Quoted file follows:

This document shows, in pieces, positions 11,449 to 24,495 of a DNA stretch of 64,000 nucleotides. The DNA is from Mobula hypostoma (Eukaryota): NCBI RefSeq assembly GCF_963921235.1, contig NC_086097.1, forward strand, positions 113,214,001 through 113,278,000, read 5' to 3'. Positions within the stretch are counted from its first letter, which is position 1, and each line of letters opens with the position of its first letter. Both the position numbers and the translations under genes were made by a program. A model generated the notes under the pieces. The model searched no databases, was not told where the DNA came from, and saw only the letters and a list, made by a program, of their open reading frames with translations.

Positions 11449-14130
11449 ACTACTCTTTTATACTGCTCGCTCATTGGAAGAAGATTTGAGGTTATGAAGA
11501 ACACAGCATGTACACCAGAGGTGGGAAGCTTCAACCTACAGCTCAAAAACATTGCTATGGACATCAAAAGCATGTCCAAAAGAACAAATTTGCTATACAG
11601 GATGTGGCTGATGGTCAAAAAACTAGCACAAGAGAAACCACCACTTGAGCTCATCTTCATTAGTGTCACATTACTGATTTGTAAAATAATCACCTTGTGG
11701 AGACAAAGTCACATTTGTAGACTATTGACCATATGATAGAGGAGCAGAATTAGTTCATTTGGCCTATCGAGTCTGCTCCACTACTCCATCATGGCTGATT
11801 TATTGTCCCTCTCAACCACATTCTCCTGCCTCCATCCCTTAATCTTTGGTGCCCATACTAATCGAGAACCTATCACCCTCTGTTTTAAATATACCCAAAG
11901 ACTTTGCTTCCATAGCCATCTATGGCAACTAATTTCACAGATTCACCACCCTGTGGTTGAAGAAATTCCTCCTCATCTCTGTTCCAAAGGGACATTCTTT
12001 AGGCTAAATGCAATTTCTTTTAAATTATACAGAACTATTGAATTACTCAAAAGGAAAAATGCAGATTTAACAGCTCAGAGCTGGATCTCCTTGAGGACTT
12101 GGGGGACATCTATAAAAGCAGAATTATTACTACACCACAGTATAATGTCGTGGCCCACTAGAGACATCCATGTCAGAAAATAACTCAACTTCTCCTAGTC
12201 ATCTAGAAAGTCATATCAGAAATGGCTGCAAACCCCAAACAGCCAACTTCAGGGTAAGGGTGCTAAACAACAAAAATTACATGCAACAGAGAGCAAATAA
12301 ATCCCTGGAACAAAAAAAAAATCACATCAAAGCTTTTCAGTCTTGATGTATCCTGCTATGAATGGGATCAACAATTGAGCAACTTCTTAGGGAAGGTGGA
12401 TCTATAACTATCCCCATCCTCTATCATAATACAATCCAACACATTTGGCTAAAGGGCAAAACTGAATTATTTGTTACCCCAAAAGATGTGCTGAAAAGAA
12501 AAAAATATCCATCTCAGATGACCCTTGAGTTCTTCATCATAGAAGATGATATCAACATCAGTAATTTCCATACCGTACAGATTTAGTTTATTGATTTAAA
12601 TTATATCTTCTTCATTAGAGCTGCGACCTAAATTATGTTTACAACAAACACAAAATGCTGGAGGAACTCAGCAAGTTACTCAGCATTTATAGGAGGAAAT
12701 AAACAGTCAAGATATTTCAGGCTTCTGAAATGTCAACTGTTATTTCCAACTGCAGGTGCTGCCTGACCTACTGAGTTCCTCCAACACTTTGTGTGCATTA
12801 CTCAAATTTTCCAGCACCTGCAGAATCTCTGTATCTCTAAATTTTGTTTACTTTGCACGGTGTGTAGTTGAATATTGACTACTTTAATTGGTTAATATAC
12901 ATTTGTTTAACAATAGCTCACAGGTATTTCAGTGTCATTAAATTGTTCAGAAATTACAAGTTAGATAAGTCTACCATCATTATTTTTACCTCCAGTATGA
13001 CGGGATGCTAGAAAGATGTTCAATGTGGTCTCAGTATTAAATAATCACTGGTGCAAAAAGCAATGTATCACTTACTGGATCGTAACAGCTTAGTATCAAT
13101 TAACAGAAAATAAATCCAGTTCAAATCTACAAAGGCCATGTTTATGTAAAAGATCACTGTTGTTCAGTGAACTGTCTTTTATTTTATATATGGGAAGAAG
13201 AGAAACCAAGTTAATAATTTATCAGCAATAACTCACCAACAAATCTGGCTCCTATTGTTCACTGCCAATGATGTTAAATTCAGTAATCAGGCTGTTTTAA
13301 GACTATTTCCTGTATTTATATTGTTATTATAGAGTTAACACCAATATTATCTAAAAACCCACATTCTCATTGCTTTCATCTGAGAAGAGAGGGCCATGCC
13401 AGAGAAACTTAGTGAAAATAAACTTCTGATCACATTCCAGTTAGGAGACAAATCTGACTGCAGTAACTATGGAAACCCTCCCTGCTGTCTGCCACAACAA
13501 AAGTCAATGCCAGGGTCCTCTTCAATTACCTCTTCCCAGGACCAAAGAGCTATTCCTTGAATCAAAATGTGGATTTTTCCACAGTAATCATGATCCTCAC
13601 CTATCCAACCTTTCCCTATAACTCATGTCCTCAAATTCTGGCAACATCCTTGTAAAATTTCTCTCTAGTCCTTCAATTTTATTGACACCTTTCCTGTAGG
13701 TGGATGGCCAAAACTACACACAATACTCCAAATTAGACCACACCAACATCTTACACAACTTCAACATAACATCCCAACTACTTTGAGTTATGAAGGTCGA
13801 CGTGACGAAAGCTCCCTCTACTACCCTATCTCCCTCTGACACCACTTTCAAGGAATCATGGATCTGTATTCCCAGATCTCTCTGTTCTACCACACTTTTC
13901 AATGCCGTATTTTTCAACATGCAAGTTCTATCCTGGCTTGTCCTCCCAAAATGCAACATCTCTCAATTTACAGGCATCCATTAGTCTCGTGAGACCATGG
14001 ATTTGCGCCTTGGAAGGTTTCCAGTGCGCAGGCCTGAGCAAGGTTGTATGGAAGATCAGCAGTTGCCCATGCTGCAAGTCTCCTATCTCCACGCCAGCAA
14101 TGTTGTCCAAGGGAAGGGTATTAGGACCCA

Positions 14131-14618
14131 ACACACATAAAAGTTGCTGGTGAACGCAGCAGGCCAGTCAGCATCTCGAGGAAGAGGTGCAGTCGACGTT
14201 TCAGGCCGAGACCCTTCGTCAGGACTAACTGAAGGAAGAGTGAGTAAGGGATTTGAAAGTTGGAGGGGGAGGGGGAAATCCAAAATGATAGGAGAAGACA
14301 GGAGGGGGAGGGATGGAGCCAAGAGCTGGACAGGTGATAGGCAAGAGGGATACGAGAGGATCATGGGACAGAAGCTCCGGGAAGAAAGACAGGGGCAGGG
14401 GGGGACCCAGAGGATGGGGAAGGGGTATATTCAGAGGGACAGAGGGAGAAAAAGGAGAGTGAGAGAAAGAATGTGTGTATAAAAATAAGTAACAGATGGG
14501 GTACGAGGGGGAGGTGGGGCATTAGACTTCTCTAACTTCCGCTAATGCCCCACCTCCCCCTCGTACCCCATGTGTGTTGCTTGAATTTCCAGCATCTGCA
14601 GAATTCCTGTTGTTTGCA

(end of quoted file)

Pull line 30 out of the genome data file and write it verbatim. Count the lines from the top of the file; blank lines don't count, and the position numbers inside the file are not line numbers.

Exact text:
14101 TGTTGTCCAAGGGAAGGGTATTAGGACCCA